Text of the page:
Bruges's frites are made in the Belgian vein. They are thicker than the shoestring potatoes, yet they are smaller than steak fries (thankfully, because, really, who's ever had a good steak fry?). The key to frites like these is the cooking, or rather double cooking. They are initially partially cooked in oil in order to cook them through. Then they are cooked a second time in order to crisp the outside. This procedure produces a light, airy, and crispy frite. These fatty little crunchy gems are paired with hand-made mayonnaise. (This is as it should be. Once you try a good mayonnaise with fries, you'll never want ketchup again.) The mayonnaise selection is wide-ranging. I tried the aioli (mayo with garlic) and a spicy version, the name of which I can't remember. Both were quite good. These were the best fries I've had in a very, very long time.

And then there are the waffles. These waffles are yeast risen, and are not poured; the dough is far too thick for that. They are sweet and dense, with a good amount of crispiness on the outside. My wife and I ordered ours with creme fraiche. This decision is a departure from our wont to put nutella on bready desserts, but what a grand departure it was. The creme fraiche was both light and lightly sweetened -- a great compliment to the waffle.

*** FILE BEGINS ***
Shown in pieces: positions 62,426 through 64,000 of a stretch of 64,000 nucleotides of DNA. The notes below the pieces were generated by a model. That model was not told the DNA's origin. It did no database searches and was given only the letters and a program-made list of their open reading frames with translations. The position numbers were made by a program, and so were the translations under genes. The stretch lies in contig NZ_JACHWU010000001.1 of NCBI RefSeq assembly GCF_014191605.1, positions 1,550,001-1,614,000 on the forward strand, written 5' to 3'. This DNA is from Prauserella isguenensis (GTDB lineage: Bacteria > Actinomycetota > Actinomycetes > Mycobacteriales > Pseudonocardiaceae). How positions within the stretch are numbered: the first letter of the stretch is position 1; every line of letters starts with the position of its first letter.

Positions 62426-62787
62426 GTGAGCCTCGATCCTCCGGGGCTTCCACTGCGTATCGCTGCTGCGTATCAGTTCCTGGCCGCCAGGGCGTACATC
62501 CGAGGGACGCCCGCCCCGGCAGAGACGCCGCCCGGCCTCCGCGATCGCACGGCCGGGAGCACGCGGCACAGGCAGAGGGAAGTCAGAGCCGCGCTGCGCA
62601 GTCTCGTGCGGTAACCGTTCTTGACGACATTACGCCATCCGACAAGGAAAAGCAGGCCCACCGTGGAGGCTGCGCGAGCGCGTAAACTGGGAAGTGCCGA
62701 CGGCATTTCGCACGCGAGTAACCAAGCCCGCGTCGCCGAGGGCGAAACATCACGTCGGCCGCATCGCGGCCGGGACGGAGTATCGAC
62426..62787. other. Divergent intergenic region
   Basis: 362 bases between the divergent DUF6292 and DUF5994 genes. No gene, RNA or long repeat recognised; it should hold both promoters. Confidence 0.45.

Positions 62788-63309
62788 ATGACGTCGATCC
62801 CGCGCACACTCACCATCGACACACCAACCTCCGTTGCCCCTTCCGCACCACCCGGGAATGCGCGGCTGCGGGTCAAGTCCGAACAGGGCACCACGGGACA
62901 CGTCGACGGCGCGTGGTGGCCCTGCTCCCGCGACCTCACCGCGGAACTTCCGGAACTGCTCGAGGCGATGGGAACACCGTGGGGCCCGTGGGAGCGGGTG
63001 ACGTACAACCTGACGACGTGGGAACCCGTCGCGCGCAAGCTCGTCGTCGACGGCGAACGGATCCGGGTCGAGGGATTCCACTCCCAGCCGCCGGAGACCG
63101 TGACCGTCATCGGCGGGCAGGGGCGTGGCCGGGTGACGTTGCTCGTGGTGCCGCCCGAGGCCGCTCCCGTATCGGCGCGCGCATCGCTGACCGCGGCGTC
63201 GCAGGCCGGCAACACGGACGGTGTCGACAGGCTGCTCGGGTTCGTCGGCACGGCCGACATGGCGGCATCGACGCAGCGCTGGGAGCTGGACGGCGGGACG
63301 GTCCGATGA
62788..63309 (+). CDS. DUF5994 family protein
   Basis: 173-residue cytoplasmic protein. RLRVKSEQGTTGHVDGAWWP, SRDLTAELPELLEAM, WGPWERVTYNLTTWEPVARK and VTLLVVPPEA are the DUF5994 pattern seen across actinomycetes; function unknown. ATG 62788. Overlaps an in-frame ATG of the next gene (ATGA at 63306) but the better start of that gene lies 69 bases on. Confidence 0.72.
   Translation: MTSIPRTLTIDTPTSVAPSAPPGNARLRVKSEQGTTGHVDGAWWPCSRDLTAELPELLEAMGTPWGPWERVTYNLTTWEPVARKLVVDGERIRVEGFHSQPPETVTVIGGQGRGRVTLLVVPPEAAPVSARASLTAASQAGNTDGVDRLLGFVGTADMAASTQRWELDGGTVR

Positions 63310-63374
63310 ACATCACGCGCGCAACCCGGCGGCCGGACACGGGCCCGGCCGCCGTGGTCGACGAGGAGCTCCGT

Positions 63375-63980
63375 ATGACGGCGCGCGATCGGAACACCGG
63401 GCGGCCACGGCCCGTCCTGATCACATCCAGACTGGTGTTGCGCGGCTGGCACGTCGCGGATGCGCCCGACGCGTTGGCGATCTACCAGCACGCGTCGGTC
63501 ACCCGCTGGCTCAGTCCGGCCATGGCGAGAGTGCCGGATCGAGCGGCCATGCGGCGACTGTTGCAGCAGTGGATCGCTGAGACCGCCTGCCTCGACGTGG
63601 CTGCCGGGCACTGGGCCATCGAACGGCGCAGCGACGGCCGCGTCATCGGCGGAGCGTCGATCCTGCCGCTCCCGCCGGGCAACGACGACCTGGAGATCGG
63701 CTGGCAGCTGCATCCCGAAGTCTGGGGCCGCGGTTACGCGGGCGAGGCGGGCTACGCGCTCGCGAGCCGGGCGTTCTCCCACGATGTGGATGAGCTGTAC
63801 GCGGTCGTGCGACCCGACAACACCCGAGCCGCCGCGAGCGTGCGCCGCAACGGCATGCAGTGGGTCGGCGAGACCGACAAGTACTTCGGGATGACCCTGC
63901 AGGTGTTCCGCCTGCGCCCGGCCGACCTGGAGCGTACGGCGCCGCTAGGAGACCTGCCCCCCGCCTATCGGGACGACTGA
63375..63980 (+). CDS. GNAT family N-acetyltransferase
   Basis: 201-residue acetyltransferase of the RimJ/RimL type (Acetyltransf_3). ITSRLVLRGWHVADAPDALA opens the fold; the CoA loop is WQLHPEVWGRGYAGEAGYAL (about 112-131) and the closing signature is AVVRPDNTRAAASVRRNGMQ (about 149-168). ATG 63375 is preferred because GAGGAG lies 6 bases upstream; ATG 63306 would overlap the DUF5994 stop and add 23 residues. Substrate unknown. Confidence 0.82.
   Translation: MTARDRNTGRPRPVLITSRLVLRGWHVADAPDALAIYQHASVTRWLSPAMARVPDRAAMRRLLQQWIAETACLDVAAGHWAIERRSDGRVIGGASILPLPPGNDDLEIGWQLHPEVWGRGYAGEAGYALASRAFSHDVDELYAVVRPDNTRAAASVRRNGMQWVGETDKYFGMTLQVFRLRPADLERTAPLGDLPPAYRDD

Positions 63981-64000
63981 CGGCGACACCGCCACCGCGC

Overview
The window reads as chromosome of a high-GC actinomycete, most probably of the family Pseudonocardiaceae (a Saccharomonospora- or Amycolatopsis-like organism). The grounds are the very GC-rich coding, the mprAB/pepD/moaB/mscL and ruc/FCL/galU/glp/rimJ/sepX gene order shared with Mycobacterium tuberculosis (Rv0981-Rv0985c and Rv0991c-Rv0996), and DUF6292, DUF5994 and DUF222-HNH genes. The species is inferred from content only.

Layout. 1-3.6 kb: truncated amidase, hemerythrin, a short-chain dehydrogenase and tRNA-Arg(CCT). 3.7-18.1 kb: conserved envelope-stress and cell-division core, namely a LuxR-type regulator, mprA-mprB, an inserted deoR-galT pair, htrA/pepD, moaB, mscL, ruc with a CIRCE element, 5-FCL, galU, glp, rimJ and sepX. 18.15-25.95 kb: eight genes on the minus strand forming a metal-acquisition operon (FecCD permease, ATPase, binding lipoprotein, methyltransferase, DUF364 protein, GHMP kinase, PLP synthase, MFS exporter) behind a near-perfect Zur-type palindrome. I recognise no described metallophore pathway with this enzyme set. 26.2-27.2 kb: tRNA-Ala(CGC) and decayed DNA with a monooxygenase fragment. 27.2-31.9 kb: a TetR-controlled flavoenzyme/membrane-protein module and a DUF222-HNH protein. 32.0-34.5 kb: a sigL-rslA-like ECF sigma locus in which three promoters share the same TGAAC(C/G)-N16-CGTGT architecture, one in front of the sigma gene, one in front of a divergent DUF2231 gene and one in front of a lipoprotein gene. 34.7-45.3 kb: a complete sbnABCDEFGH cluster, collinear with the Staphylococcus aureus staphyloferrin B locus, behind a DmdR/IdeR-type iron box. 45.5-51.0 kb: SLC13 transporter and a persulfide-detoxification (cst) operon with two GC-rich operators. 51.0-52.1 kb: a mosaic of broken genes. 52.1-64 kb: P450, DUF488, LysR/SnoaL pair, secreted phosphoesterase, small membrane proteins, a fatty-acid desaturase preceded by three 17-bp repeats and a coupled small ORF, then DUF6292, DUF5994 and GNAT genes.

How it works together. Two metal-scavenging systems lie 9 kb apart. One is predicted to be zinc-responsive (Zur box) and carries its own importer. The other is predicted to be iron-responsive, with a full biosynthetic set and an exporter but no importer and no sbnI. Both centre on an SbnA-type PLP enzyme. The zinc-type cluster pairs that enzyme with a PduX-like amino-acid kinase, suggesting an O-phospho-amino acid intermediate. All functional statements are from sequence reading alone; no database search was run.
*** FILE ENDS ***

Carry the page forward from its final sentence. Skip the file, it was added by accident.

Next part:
I dig this joint, a lot. It has become the go-to place when I need a fix for fat, salt, and potatoes. My one disappointment was the price. Usually, this stuff is simple street food in Europe, and is priced accordingly. At Bruges, however, the food is priced as if you were sitting down at a restaurant. That said, I'll be paying whatever they want in perpetuity.

Rating: 8/10 (5/10 is average)

Update: Last night, I took a friend to Bruges's for his birthday. He ordered the torpedo (two chocolate bars melted inside a liege waffle). Said it was grand, he did. I went the savory route and purchased a machine gun sandwich. It's a baguette stuffed with lamb sausage, topped with frites, and smothered in sauce andalouse. Yeah, two words describe this sandwich: big, money. Each component was quite good, and each was designed to accentuate the the meaty nature of the sandwich. In all, great combination of savory flavors. I would suggest, however, sharing this sandwich with a loved one. Eating the entire thing is almost a sisyphean undertaking.

Bruges Waffles and Frites on Urbanspoon